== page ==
# Orthogonal matrix

A matrix over a commutative ring $ R $
with identity $ 1 $
for which the transposed matrix coincides with the inverse. The determinant of an orthogonal matrix is equal to $ \pm 1 $.
The set of all orthogonal matrices of order $ n $
over $ R $
forms a subgroup of the general linear group $ \mathop{\rm GL} _ {n} ( R) $.
For any real orthogonal matrix $ a $
there is a real orthogonal matrix $ c $
such that

$$ cac ^ {-} 1 = \mathop{\rm diag} [\pm 1 \dots \pm 1 , a _ {1} \dots a _ {t} ], $$

where

$$ a _ {j} = \left \| \begin{array}{rc} \cos \phi _ {j} &\sin \phi _ {j} \\ - \sin \phi _ {j} &\cos \phi _ {j} \\ \end{array} \right \| . $$

A non-singular complex matrix $ a $ is similar to a complex orthogonal matrix if and only if its system of elementary divisors possesses the following properties:

1) for $ \lambda \neq \pm 1 $, the elementary divisors $ ( x - \lambda ) ^ {m} $ and $ ( x - \lambda ^ {-} 1 ) ^ {m} $ are repeated the same number of times;

2) each elementary divisor of the form $ ( x \pm 1) ^ {2l} $ is repeated an even number of times.

#### References

[1] | A.I. Mal'tsev, "Foundations of linear algebra" , Freeman (1963) (Translated from Russian) |

#### Comments

The mapping $ \alpha : \mathbf R ^ {n} \rightarrow \mathbf R ^ {n} $ defined by an orthogonal matrix $ A $ with respect to the standard basis, $ \alpha ( x) = Ax $, $ x \in \mathbf R ^ {n} $, preserves the standard inner product and hence defines an orthogonal mapping. More generally, if $ V $ and $ W $ are inner product spaces with inner products $ \langle , \rangle _ {V} $, $ \langle , \rangle _ {W} $, then a linear mapping $ \alpha : V \rightarrow W $ such that $ \langle \alpha ( x) , \alpha ( y) \rangle _ {W} = \langle x, y \rangle _ {V} $ is called an orthogonal mapping.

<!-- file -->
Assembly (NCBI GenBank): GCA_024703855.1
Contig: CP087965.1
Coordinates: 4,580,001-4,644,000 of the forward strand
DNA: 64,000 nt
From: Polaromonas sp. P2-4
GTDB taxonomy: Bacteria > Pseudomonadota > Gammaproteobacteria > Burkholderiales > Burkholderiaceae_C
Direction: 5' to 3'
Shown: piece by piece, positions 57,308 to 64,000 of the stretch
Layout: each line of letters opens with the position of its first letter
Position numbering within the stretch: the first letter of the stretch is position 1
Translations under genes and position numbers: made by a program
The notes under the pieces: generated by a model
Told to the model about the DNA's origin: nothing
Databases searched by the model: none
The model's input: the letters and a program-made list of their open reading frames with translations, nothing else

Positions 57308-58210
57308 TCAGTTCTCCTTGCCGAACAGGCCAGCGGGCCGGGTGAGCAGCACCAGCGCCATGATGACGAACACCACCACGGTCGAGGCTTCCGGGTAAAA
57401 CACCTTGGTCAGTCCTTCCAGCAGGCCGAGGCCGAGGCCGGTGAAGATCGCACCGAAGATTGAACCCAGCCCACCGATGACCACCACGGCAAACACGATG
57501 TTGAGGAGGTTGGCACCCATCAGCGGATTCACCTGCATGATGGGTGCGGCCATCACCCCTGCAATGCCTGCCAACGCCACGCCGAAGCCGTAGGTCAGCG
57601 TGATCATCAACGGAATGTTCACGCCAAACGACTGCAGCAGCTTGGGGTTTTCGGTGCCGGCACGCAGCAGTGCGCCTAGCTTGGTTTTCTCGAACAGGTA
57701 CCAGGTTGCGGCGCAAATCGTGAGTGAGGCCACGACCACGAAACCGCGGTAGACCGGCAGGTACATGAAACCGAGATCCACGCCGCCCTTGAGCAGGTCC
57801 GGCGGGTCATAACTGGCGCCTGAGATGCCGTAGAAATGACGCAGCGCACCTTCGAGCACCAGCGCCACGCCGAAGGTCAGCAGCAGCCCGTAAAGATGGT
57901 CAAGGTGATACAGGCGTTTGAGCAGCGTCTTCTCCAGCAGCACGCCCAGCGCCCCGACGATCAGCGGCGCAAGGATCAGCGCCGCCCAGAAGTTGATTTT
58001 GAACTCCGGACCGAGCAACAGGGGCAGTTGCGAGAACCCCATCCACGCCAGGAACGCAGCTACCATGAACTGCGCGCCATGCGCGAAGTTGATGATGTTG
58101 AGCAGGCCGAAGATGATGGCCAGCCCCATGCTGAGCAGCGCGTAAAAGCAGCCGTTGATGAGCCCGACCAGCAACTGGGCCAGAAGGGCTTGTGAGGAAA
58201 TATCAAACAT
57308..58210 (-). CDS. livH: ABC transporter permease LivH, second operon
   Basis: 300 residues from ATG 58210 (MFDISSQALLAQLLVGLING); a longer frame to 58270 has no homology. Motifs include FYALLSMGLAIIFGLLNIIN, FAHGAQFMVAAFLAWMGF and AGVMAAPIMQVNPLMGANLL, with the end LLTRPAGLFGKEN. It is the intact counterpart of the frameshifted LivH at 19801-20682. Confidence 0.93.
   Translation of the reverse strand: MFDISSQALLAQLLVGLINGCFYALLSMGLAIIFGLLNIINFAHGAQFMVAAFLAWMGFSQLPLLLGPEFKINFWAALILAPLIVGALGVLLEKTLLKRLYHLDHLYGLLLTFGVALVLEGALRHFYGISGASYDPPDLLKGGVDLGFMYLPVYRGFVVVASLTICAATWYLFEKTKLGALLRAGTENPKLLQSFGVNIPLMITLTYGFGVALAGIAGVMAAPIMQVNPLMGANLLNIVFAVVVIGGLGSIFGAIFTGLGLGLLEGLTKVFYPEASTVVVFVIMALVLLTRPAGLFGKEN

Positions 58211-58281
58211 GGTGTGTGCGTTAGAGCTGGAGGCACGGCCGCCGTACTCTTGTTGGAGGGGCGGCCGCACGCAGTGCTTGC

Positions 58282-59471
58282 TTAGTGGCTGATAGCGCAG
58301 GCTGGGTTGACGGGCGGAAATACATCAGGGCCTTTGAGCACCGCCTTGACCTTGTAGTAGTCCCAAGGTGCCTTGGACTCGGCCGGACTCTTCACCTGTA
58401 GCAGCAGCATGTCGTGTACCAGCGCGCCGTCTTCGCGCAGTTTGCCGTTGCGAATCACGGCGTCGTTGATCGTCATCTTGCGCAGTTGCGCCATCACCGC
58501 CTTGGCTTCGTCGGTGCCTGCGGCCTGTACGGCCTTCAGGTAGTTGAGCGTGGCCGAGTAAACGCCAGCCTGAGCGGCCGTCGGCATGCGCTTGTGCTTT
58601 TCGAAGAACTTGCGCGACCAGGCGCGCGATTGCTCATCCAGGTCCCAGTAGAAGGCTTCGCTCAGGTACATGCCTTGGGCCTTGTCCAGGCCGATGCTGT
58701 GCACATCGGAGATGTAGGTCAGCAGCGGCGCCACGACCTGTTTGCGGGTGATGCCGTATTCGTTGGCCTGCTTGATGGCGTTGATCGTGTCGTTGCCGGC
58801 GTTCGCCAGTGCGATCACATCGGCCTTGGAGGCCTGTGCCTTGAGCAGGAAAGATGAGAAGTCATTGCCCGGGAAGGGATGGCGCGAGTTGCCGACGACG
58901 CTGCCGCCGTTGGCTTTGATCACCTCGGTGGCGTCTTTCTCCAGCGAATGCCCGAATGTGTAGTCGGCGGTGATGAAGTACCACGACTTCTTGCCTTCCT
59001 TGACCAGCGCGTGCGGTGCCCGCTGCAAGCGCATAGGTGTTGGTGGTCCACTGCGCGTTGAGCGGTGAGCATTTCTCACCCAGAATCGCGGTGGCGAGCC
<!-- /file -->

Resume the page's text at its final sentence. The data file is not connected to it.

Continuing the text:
Any non-singular (complex or real) matrix $ M $ admits a polar decomposition $ M = SQ = Q _ {1} S _ {1} $ with $ S $ and $ S _ {1} $ symmetric and $ Q $ and $ Q _ {1} $ orthogonal.

#### References

[a1] | F.R. [F.R. Gantmakher] Gantmacher, "The theory of matrices" , 1 , Chelsea, reprint (1959) pp. 263ff (Translated from Russian) |

[a2] | W. Noll, "Finite dimensional spaces" , M. Nijhoff (1987) pp. Sect. 43 |

[a3] | H.W. Turnball, A.C. Aitken, "An introduction to the theory of canonical matrices" , Blackie & Son (1932) |

**How to Cite This Entry:**

Orthogonal matrix.

*Encyclopedia of Mathematics.*URL: http://encyclopediaofmath.org/index.php?title=Orthogonal_matrix&oldid=49505